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Rural Kenya


The Masai Mara region in Kenya is one of the world's most beautiful animal and plant habitat. ... the rate of girls attending school in the Masai Mara region ... – PowerPoint PPT presentation

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Title: Rural Kenya

  • Rural Kenya
  • marginalized by government

Kenya at a glance
  • Kenya is a country on the eastern coast of
    Africa. More than half the population lives below
    the national poverty line, and the rural poor
    have little access to education and health care
  • Population 31.9 million
  • Average life expectancy 44.6 years
  • (Life expectancy in Canada 79.3 years)
  • (Life expectancy in the United States 77.4
  • Population under the age of 15 13.4 million
  • Average yearly income 400 US
  • (Average yearly income in Canada 24,470 US)
  • (Average yearly income in the United States
    37,870 US)
  • Gross domestic product (GDP) 14.4 billion US
  • (Canadian GDP 856.5 billion US)
  • (United States GDP 10.9 trillion US)
  • Human Development Index 154/177

Kenya at a glance
  • Health and education services in Kenya do not
    meet basic human needs.
  • 79 out of every 1,000 babies die upon birth
    (versus 5 in Canada and 7 in the United States)
  • 21 of children under the age of five are
  • average life expectancy has actually decreased
    over the last three decades, from 50.9 years in
    1970-75 to the current 44.6 years in 2000-05
  • In one year
  • Kenya spends 7 of its GDP on education.
  • Canada spends about 5.2.
  • The United States spends about 5.7.
  • This means
  • Kenya spends about 31.60 per person on
  • Canada spends about 1,409 per person on
  • The United states spends about 2055.50 per
    person on education

GDP stands for gross domestic product, which
means the total market value of all the goods and
services produced within the borders of a nation
during a specified period.
Kenya at a glance Literacy rate
People aged 15 and above who can read and write
Percentage of people
The marginalized Maasai
  • The Masai Mara region in Kenya is one of the
    world's most beautiful animal and plant habitat.
  • But the Maasai people have a long history of
    marginalization and discrimination within their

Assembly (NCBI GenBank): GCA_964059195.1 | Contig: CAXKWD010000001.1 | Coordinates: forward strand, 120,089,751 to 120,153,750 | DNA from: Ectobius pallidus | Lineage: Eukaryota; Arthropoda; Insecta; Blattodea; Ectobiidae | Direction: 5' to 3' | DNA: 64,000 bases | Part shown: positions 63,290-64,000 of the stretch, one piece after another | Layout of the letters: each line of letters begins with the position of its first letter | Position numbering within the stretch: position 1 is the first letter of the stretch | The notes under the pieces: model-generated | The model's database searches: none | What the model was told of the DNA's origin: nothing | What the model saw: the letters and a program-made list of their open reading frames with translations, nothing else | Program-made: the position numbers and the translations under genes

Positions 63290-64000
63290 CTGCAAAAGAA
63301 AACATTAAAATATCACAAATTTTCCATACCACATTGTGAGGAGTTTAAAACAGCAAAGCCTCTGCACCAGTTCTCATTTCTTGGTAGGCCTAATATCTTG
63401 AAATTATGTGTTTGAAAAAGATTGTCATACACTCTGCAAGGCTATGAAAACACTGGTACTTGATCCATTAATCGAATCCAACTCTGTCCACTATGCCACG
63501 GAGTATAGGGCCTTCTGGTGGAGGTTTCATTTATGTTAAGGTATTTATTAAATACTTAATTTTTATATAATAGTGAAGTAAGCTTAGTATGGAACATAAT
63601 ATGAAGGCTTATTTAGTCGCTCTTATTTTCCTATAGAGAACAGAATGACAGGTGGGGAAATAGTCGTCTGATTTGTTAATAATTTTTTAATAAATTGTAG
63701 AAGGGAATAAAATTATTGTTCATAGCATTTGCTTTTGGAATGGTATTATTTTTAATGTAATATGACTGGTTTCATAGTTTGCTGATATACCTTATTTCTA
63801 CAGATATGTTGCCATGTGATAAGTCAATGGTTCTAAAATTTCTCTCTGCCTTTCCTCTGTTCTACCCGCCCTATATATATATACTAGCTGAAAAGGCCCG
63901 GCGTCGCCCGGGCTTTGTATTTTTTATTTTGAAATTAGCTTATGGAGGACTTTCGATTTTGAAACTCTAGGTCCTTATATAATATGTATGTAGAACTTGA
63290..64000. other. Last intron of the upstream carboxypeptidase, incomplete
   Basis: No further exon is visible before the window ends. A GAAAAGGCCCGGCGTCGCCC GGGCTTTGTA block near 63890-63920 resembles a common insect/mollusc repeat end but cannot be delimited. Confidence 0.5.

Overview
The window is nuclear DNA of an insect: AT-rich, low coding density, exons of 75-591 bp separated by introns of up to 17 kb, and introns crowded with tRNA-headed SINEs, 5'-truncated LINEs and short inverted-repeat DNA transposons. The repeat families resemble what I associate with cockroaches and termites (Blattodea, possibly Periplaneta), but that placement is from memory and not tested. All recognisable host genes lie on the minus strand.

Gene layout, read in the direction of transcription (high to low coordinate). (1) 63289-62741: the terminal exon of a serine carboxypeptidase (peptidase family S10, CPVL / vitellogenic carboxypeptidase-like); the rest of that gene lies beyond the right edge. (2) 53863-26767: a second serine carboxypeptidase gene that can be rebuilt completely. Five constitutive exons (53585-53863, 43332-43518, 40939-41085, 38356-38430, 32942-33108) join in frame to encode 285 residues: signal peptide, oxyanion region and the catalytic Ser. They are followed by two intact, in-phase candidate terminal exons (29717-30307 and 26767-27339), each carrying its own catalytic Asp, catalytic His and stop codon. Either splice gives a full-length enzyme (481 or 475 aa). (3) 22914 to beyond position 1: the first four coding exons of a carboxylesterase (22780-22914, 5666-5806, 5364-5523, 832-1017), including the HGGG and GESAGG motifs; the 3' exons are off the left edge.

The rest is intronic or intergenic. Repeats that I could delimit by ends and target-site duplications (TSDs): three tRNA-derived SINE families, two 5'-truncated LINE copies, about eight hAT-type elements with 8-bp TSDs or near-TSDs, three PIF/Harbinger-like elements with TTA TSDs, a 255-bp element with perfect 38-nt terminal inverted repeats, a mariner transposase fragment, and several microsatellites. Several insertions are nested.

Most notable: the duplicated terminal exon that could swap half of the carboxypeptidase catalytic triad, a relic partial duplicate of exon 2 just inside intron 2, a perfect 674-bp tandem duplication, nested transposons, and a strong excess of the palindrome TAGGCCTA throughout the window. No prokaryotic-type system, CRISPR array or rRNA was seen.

own country.
  • They have little access to education and health
    care services.

The marginalized Maasai
  • There are very few schools in the region, and
    long distances between existing schools and local
  • Maasailand has the highest primary school dropout
    rate in Kenya, mainly because of poor facilities,
    their need to tend cattle and lack of support
    from those in power.
  • Many Maasai children start their education late
    because schools are too far from their
  • Inadequate access to health services has resulted
    in increasing rates of "poverty-related" health
    issues including child mortality and infectious
  • The future of the Maasai is uncertain and their
    very existence in danger.

About Free The Children
  • Free The Children is the largest network of
    children helping children through education in
    the world, having directly impacted over one
    million children in 45 countries through our
  • The organization was founded in 1995 by Craig
    Kielburger and a group of his 12-year-old
  • The organization is the lead NGO partner with
    the United Nations Office of the Special
    Representative for Children and Armed Conflict.
  • Free The Children has been profiled on Oprah
    (four times), 60 Minutes (twice), CNN (many
    times) and in the Globe and Mail, Toronto Star,
    NY Times, TIME, People, The Economist and many
    other news and print media.
  • The organization has received the Roosevelt
    Freedom Medal and the State of the World Forum
    Award. It has been nominated three times for the
    Nobel Peace Prize.

A track record of success
  • Through the voices and actions of young people,
    Free The Children has
  • Built more than 400 primary schools in Africa,
    Asia and Latin America.
  • Provided 35,000 children in the developing world
    with education every single day.
  • Shipped 9 million US worth of essential medical
    supplies to 40 countries.
  • Implemented althernative income projects,
    helping more than 20,000 poor women and their
  • Delivered 200,000 school and health kits to
    students around the world.
  • Provided 123,000 people with access to proper
    sanitation and clean water.

Free The Children in Kenya
  • Free The Children has worked in Kenya since 2000
    to rebuild entire communities by constructing
    schools and training teachers.
  • In the last five years, Free The Children has
  • built schools to provide daily education to more
    than 2,900 children aged six to 12, and